Not by one measure mayst thou mete our love;
For how should I be loved as I love thee?—
I, graceless, joyless, lacking absolutely
All gifts that with thy queenship best behove;—
Thou, throned in every heart’s elect alcove,
And crowned with garlands culled from every tree,
Which for no head but thine, by Love’s decree,
All beauties and all mysteries interwove.

But here thine eyes and lips yield soft rebuke:—
‘Then only,’ (say’st thou), ‘could I love thee less,
When thou couldst doubt my love’s equality.’
Peace, sweet! If not to sum but worth we look,
Thy heart’s transcendence, not my heart’s excess,
Then more a thousandfold thou lov’st than I.

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Insomnia

Thin are the night-skirts left behind
      By daybreak hours that onward creep,
      And thin, alas! the shred of sleep
That wavers with the spirit’s wind:
But in half-dreams that shift and roll
      And still remember and forget,
My soul this hour has drawn your soul
           A little nearer yet.

Our lives, most dear, are never near,
      Our thoughts are never far apart,
      Though all that draws us heart to heart
Seems fainter now and now more clear.
To-night Love claims his full control,
      And with desire and with regret
My soul this hour has drawn your soul
           A little nearer yet.

Is there a home where heavy earth
      Melts to bright air that breathes no pain,
      Where water leaves no thirst again
And springing fire is Love’s new birth?
If faith long bound to one true goal
      May there at length its hope beget,
My soul that hour shall draw your soul
           For ever nearer yet.

Under the arch of Life, where love and death,
Terror and mystery, guard her shrine, I saw
Beauty enthroned; and though her gaze struck awe,
I drew it in as simply as my breath.
Hers are the eyes which, over and beneath,
The sky and sea bend on thee,—which can draw,
By sea or sky or woman, to one law,
The allotted bondman of her palm and wreath.

This is that Lady Beauty, in whose praise
Thy voice and hand shake still,—long known to thee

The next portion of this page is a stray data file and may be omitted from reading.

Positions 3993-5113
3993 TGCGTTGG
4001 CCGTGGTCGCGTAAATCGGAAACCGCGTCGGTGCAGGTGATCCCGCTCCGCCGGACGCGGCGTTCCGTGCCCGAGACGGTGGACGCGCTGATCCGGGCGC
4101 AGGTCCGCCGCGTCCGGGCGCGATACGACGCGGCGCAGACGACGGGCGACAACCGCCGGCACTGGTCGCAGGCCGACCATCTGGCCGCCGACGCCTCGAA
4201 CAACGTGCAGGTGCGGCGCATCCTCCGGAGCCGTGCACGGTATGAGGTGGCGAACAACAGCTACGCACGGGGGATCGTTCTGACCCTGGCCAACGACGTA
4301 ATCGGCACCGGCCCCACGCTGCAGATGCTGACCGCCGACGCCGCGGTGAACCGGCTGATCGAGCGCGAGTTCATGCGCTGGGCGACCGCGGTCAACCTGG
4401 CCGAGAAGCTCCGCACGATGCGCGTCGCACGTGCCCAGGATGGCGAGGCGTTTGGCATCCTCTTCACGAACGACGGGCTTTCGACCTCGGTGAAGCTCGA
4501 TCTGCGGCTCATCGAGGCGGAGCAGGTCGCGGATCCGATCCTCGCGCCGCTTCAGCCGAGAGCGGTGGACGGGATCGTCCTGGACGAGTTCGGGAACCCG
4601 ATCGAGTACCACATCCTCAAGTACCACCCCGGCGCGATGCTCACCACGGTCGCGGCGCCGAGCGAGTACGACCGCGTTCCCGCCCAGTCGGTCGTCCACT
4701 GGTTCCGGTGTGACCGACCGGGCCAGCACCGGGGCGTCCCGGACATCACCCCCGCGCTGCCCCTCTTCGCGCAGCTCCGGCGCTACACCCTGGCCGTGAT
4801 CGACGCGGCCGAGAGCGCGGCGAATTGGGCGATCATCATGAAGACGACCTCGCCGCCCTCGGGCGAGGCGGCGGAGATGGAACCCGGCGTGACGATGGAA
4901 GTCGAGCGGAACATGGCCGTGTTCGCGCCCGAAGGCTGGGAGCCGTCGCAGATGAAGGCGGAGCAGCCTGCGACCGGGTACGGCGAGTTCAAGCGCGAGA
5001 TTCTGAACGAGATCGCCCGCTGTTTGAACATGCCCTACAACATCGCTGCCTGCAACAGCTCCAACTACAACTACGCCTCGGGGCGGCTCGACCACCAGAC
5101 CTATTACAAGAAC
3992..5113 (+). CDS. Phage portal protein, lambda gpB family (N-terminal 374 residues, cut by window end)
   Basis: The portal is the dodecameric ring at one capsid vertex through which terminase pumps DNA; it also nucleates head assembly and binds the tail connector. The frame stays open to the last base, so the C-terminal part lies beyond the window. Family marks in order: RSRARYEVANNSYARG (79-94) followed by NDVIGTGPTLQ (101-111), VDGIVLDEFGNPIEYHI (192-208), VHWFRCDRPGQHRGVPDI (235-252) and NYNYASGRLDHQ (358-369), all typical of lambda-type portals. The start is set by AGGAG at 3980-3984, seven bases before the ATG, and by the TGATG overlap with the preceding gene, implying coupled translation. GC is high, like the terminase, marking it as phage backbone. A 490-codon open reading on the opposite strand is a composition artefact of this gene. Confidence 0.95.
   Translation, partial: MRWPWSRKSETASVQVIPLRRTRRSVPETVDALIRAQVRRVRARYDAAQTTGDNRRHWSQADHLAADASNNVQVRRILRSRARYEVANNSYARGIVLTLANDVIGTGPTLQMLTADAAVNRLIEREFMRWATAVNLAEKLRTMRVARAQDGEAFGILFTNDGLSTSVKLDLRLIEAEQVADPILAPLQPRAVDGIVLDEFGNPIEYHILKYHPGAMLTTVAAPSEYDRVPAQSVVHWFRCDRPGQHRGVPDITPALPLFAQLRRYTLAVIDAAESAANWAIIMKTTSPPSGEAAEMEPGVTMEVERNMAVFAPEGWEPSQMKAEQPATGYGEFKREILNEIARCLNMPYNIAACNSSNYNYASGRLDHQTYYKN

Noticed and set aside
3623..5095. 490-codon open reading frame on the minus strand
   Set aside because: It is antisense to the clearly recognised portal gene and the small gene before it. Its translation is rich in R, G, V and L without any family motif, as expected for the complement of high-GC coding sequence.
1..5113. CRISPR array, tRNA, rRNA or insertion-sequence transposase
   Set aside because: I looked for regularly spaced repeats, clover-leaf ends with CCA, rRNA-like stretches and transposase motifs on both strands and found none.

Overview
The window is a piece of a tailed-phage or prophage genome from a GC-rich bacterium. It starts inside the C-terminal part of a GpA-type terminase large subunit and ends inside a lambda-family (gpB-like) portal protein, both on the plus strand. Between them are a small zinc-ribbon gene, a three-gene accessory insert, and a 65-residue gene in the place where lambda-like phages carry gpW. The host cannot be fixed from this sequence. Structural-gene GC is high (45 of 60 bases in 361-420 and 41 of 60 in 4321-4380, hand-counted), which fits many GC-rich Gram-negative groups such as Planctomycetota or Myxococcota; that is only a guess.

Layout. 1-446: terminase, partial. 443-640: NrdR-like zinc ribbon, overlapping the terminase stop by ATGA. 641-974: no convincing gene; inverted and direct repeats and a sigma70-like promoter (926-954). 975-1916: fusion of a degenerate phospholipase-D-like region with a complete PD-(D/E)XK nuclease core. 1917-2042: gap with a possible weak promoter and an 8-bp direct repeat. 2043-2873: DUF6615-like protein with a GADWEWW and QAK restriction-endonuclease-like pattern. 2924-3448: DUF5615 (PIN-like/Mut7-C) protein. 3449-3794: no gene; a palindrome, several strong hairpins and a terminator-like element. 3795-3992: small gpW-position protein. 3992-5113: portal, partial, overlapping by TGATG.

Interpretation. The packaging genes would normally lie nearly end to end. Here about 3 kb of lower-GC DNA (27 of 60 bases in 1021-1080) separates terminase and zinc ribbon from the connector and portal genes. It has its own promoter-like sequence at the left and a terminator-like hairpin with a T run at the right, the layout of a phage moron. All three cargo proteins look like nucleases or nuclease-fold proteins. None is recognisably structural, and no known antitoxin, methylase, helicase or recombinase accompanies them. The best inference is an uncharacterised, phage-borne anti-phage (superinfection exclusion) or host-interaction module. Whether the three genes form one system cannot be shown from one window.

By flying hair and fluttering hem,—the beat
Following her daily of thy heart and feet,
How passionately and irretrievably,
In what fond flight, how many ways and days!

As when two men have loved a woman well,
Each hating each, through Love’s and Death’s deceit;
Since not for either this stark marriage-sheet
And the long pauses of this wedding bell;
Yet o’er her grave the night and day dispel
At last their feud forlorn, with cold and heat;
Nor other than dear friends to death may fleet
The two lives left that most of her can tell:—

So separate hopes, which in a soul had wooed
The one same Peace, strove with each other long,
And Peace before their faces perished since:
So through that soul, in restless brotherhood,
They roam together now, and wind among
Its bye-streets, knocking at the dusty inns.

Beholding youth and hope in mockery caught
From life; and mocking pulses that remain
When the soul’s death of bodily death is fain;
Honour unknown, and honour known unsought;
And penury’s sedulous self-torturing thought
On gold, whose master therewith buys his bane;
And longed-for woman longing all in vain
For lonely man with love’s desire distraught;
And wealth, and strength, and power, and pleasantness,
Given unto bodies of whose souls men say,
None poor and weak, slavish and foul, as they:—
Beholding these things, I behold no less
The blushing morn and blushing eve confess
The shame that loads the intolerable day.

As some true chief of men, bowed down with stress
Of life’s disastrous eld, on blossoming youth
May gaze, and murmur with self-pity and ruth,
‘Might I thy fruitless treasure but possess,
Such blessing of mine all coming years should bless;’—
Then sends one sigh forth to the unknown goal,
And bitterly feels breathe against his soul